You hear a lot of talk today about the end of the music industry. Cries abound from industry insiders and the media, “That’s it its all over!! The music apocalypse is coming, drop your guitars boys and girls, and run for the hills!”
There is no denying the old music industry label model is undergoing a crisis. And no doubt, there has been a great deal of teeth gnashing and hand wringing from doom filled accountants at the major labels.
But maybe now is the time to challenge and reconsider those older models of the music industry, how its operated in the past, and many of its current value judgments.
From my observations, I would argue maybe that fine balance of art verses commerce with the major labels has been become so tilted towards the side of commerce, and it is its own false perception of being “commercial” that has resulted in a perpetual cycle of decline in the production of quality music. Remember, as an industry we’re trying to create and sell what might be considered music, not to push out to the masses some sort of sonically freeze dried alternative that only vaguely resembles the real thing (always remember to add water), and then have that product thrust upon us via continual hollow and hyper sexualized imagery. Who wouldn’t be surprised that consumers are opting out and spending their entertainment dollar elsewhere.
Additionally, modern trends in mastering records has become so obsessed in cranking up or compressing the sound to make the music appear louder that its killing any musical dynamics that might reside in the performance. The resulting approach sucks the life out of any recorded music and ultimately just bores the tits and ears off the poor listener. Strangely the prevailing music industry ‘logic’ is that we all want this and just love LO-O-O-U-D squashed and boring music.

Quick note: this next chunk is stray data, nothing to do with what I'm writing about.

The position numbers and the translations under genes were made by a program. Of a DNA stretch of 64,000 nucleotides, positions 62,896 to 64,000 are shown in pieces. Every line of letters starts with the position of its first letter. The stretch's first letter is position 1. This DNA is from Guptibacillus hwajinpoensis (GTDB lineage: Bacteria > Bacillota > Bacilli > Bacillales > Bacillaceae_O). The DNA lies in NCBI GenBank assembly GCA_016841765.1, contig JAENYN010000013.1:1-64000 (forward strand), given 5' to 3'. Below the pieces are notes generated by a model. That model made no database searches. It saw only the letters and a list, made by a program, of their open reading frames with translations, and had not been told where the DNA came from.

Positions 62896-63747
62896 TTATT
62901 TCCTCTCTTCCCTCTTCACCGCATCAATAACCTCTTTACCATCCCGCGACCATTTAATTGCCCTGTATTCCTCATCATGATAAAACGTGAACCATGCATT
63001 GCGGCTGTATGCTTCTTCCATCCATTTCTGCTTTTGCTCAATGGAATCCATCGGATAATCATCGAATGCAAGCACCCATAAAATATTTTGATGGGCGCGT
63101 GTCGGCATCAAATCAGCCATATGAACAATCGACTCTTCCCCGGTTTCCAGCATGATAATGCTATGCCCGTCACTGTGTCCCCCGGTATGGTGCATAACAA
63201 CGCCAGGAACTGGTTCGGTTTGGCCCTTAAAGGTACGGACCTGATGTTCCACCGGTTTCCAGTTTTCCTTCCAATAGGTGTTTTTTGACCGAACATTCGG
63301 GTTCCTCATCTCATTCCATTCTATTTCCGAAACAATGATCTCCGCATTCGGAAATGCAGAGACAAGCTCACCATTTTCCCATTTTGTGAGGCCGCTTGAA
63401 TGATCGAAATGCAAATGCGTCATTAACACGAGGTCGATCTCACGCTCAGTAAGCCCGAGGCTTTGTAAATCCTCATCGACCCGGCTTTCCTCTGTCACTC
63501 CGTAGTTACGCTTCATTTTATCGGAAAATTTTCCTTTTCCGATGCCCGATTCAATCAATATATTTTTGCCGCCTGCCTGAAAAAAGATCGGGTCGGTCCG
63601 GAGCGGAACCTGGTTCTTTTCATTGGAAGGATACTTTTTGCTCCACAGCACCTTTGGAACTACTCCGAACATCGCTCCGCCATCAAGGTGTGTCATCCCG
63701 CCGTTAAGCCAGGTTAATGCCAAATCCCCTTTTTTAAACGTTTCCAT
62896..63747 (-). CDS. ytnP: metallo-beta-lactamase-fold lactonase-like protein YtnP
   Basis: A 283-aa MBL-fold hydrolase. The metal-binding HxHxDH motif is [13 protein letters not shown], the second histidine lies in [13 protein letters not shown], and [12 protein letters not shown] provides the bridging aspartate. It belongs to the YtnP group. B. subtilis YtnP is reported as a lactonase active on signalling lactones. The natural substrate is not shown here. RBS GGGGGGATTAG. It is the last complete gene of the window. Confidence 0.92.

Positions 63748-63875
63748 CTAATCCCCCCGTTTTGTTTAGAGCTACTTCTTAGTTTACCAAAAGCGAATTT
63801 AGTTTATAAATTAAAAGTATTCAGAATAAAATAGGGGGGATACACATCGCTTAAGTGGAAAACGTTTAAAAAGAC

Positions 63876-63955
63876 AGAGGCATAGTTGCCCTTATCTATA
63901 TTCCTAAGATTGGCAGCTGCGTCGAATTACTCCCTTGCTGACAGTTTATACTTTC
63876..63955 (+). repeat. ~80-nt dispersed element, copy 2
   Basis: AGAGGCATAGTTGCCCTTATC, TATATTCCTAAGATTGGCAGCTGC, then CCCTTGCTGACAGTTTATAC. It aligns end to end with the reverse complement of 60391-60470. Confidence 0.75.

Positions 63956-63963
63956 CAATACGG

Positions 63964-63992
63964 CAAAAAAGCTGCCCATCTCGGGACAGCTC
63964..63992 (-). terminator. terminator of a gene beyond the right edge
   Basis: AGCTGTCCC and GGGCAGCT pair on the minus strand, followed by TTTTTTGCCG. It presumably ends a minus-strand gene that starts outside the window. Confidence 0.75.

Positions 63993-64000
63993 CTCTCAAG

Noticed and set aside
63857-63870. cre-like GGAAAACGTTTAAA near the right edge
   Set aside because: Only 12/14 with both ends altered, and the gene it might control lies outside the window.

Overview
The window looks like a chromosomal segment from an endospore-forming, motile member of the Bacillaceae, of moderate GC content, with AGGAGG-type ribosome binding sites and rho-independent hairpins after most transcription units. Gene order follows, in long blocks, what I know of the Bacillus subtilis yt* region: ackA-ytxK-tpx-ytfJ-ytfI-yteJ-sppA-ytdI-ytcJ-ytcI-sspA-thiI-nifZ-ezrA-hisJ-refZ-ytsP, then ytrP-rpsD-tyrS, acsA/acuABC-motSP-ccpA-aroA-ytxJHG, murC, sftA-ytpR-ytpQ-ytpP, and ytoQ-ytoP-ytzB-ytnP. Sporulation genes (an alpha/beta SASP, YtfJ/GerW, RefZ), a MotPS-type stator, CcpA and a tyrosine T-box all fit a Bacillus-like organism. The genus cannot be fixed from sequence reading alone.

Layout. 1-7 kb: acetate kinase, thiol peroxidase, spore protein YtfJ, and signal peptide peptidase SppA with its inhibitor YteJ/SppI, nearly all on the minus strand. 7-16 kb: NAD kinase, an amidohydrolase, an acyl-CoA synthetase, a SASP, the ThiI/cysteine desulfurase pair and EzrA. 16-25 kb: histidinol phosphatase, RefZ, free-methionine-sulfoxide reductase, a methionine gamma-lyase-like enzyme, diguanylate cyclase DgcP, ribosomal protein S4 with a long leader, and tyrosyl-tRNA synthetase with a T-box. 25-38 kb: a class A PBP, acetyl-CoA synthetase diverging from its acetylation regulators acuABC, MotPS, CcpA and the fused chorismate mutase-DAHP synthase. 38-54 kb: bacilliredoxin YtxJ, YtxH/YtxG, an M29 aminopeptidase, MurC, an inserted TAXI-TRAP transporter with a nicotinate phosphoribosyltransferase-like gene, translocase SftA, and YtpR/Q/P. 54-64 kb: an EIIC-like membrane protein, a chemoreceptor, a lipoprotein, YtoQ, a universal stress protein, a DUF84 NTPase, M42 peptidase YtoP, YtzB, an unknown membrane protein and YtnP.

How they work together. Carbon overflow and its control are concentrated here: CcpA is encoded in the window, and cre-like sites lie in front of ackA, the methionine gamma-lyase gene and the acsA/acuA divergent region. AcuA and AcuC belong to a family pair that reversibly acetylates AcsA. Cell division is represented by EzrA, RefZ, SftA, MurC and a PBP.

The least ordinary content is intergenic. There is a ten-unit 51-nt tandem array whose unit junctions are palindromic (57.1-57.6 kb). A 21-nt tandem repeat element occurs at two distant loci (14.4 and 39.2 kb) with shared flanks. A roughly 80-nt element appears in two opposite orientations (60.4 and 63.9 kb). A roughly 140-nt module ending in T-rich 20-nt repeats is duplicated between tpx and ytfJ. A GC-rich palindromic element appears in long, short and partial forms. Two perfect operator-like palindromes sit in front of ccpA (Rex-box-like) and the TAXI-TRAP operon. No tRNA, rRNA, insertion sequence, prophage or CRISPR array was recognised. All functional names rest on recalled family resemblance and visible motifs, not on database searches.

On reflection, at the end of the day nobody wants to spend his or her hard earned dollars on rubbish.
But the flip side of all this “industry bad news” is that access to cheaper quality recording technology, the huge amounts of information on music business in books and the Internet, and with a new distribution models the veil is being slowly lifted for the indie artist. For the indie artist, you get the freedom to do what YOU want to do artistically, explore new territories and hopefully a bring few people along for the ride that will like what you are doing.
Today’s indie artists need to be multi-skilled artists. You are not just the musician, now you are the manager, CEO of your own label, marketing person, social media expert, audio engineer, writer/composer/arranger and if you can make good judgment calls on your own material, you can win the door prize of being the producer as well – “Welcome to the big chair!”
The ultimate motivation for the music remains the same for both the indie artist and listener. People listen and play music to feel something and experience something, or to be transported to another place and time. Today’s Facebook, Twitter and smartphones are isolating technologies which seem to cut people off from their humanity. More manufactured, cured and flat musical product is not something that will help us to reconnect with ourselves and others.
It’s the emotion in any music that moves people, let’s get back to core principles. For example, Blues music at its core is to look directly into the eyes of sadness, move through that emotion and switch the listener around. It’s a journey for the soul, definitely not kiddies’ stuff. For me, that’s what quality music is all about, not a hollow 2 minutes worth of disposable bubble-gum pop.
As an artist you’re always looking to generate a reaction of some sort to the listener. Quality melodies, arrangements, soul, good ideas, music with life and recordings with an inner Blues core are the musical fundamentals.
I think people want to listen to music that isn’t rubbish anymore. Its no surprise that major labels are suffering.
I believe that today is the age of the “indie” artist.
If you would like to hear Nick J Harvey’s Music challenging the status quo.
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